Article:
Fellers and their cellars: Toasting a trend



By Kelvin Browne |

The wine is held by aircraft cables in this captivating cellar designed by Robert Cameron.

The wine is held by aircraft cables in this captivating cellar designed by Robert Cameron.

I like wine cellars even more than I like wine, which is saying something. I used to have one in the basement of an 1870s stone house. This fantasy cellar had the ancient stone walls of the home’s original foundation, new rough-hewn granite floors and wine racks made from reclaimed oak by a perfectionist craftsman. It kept wine at the requisite 56F to 57F, with humidity about 70%. Who knew cellars were in basements for a reason, as temperature and humidity didn’t need much mechanical assistance here to be ideal for wine?

I loved the cellar and bought cases for it to make sure the room was picturesque — right out of a French château. The room had a 600-bottle capacity. Practically speaking, my partner and I would have been fine with a 24-bottle wine fridge, but antique chairs and an elaborate tasting table don’t suit such a setup.

After we sold the farmhouse, we disposed of the wine to friends, also indulging in a massive liquidation binge ourselves, starting with wine at breakfast.


The enduring lesson: If you like wine, you’re likely a sensualist who loves the total experience, and that includes where you store your horde. I was reminded of this connection of the palate and the eye by a friend, Robert Cameron, who is a wine sommelier, certified by the International Sommelier Guild, which I know is quite an accomplishment. He’s also a designer, and he successfully merges these skills when he creates cellars.

“When people take great care with how they choose wine, they usually want to store it properly and have a cellar that also reflects their design aesthetic,” Robert says. “So many cellars are ordinary, functional spaces that often haven’t been given the same careful design consideration as the rest of the house.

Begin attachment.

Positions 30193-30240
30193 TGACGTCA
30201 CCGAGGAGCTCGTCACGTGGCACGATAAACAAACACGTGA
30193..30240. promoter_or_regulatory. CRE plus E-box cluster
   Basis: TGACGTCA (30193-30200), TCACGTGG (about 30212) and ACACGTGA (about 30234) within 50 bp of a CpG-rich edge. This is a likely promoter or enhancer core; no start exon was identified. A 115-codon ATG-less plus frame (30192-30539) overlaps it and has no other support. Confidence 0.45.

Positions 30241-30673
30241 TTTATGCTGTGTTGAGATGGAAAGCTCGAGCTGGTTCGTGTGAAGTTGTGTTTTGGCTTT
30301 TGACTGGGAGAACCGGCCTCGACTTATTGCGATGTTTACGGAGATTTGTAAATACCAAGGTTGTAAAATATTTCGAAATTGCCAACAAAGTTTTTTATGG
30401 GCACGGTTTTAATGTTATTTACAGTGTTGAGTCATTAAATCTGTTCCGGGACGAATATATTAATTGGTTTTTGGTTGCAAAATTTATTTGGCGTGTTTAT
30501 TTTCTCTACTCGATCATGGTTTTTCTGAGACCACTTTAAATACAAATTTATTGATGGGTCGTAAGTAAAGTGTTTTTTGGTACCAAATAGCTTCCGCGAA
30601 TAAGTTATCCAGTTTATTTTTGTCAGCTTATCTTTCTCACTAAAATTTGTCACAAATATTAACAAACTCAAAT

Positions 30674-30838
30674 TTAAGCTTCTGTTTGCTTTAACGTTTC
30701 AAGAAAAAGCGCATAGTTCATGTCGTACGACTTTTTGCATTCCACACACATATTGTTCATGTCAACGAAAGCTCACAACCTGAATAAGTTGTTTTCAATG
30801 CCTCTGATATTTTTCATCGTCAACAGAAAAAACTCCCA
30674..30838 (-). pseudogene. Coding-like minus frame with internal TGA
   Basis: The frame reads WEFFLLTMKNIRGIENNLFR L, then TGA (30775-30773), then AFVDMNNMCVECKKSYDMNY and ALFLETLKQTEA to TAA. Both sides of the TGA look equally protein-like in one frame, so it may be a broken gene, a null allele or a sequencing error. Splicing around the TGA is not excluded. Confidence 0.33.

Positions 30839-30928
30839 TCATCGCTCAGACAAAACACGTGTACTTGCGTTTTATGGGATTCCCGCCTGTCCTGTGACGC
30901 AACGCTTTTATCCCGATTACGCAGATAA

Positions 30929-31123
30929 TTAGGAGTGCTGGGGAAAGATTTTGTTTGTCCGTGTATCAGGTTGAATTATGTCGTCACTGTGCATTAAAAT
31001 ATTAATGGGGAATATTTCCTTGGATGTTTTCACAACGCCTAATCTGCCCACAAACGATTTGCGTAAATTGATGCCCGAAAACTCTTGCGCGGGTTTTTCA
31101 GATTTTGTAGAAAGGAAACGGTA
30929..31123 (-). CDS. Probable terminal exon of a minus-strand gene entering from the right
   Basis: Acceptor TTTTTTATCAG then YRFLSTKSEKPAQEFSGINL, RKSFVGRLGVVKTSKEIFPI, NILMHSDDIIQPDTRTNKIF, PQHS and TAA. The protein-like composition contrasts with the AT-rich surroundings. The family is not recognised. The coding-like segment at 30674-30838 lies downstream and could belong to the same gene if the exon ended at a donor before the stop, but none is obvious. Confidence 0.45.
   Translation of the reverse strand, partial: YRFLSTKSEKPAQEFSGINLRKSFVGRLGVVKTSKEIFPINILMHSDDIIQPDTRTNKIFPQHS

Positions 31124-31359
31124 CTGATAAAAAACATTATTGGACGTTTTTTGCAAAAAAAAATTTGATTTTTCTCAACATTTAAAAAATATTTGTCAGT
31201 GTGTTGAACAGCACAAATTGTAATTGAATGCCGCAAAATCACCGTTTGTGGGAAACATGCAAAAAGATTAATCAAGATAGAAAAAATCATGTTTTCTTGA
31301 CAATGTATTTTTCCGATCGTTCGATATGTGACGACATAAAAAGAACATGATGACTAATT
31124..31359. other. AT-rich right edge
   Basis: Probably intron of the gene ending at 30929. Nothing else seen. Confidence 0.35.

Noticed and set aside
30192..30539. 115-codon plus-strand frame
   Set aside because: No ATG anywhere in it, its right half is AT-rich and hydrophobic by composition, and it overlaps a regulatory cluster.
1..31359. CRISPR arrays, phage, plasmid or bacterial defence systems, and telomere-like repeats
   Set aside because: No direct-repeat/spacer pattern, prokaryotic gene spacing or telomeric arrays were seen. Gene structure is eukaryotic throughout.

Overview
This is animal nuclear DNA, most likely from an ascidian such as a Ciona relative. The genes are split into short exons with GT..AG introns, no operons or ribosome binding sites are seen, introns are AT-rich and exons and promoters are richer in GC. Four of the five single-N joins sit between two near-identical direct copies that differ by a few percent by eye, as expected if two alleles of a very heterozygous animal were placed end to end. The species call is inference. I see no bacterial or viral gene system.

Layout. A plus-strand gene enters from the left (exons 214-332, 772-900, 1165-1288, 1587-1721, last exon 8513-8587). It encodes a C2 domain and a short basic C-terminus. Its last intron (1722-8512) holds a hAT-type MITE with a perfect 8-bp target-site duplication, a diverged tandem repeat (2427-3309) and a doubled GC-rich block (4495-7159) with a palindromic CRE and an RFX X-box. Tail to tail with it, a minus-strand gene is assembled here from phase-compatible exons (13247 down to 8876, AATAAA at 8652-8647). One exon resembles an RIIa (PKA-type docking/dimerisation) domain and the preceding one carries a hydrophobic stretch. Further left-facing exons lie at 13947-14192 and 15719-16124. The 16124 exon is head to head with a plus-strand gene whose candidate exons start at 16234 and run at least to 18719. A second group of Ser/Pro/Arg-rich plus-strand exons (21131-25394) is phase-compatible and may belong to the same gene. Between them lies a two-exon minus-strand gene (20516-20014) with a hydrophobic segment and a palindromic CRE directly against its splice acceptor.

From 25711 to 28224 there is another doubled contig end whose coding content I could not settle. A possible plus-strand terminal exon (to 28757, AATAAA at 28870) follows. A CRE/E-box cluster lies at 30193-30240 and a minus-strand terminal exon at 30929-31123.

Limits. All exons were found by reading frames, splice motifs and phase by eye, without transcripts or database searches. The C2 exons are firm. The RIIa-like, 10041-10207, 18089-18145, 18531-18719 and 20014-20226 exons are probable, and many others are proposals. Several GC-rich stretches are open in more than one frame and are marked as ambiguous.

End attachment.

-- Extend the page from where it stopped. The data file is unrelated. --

Robert says “creating a cellar isn’t just about how it looks, but rather begins with how it works. Controlling temperature and humidity is no easy technical accomplishment, especially when you’re adding a cellar to a house and have to be concerned about how to exhaust an air-conditioning unit, or combine a less frigid wine-tasting area in an otherwise chilly cellar.”

Robert continues that, “new technology makes surmounting these challenges possible,” (though, I assume, not inexpensive).

Much like people who want to bring the glamour of contemporary spas they visit to their own homes, I imagine many are inspired by the beautiful cellars in restaurants that celebrate wine, as well as keep the establishment’s assets potable. They want the same kind of design finesse for their wine storage.

Looking at a rendering of one of Robert’s recent projects, I understand why he’s the go-to guy for big-deal cellars. This particular 6×6-foot cellar with 470-bottle capacity — give or take — is for a basement of an Annex house. It incorporates monolithic slabs of travertine and solid wenge shelves; the wine has been suspended with tensioned aircraft cables, both for the minimalist aesthetic as well as for maximizing bottle capacity. Bronze mirror is behind the Champagne for an intoxicating impact. When I question why the Champagne is upright, instead of on its side like the other wine, I am informed — nicely but firmly — that “that is the way it should be kept.”

Robert also points out that he also plans to install LED lighting, and that lighting is often neglected in cellars.

The problem I had with how to fill my stone farmhouse cellar once it was built isn’t one you have when Robert designs yours. When he’s done, it’s on to the wine store with him. Unlike my choices of wine where the appearance of the label is paramount, Robert switches hats and has taste, not style in mind, when it comes to accessorizing a cellar with bottles. Which is why, you built it in the first place, right?


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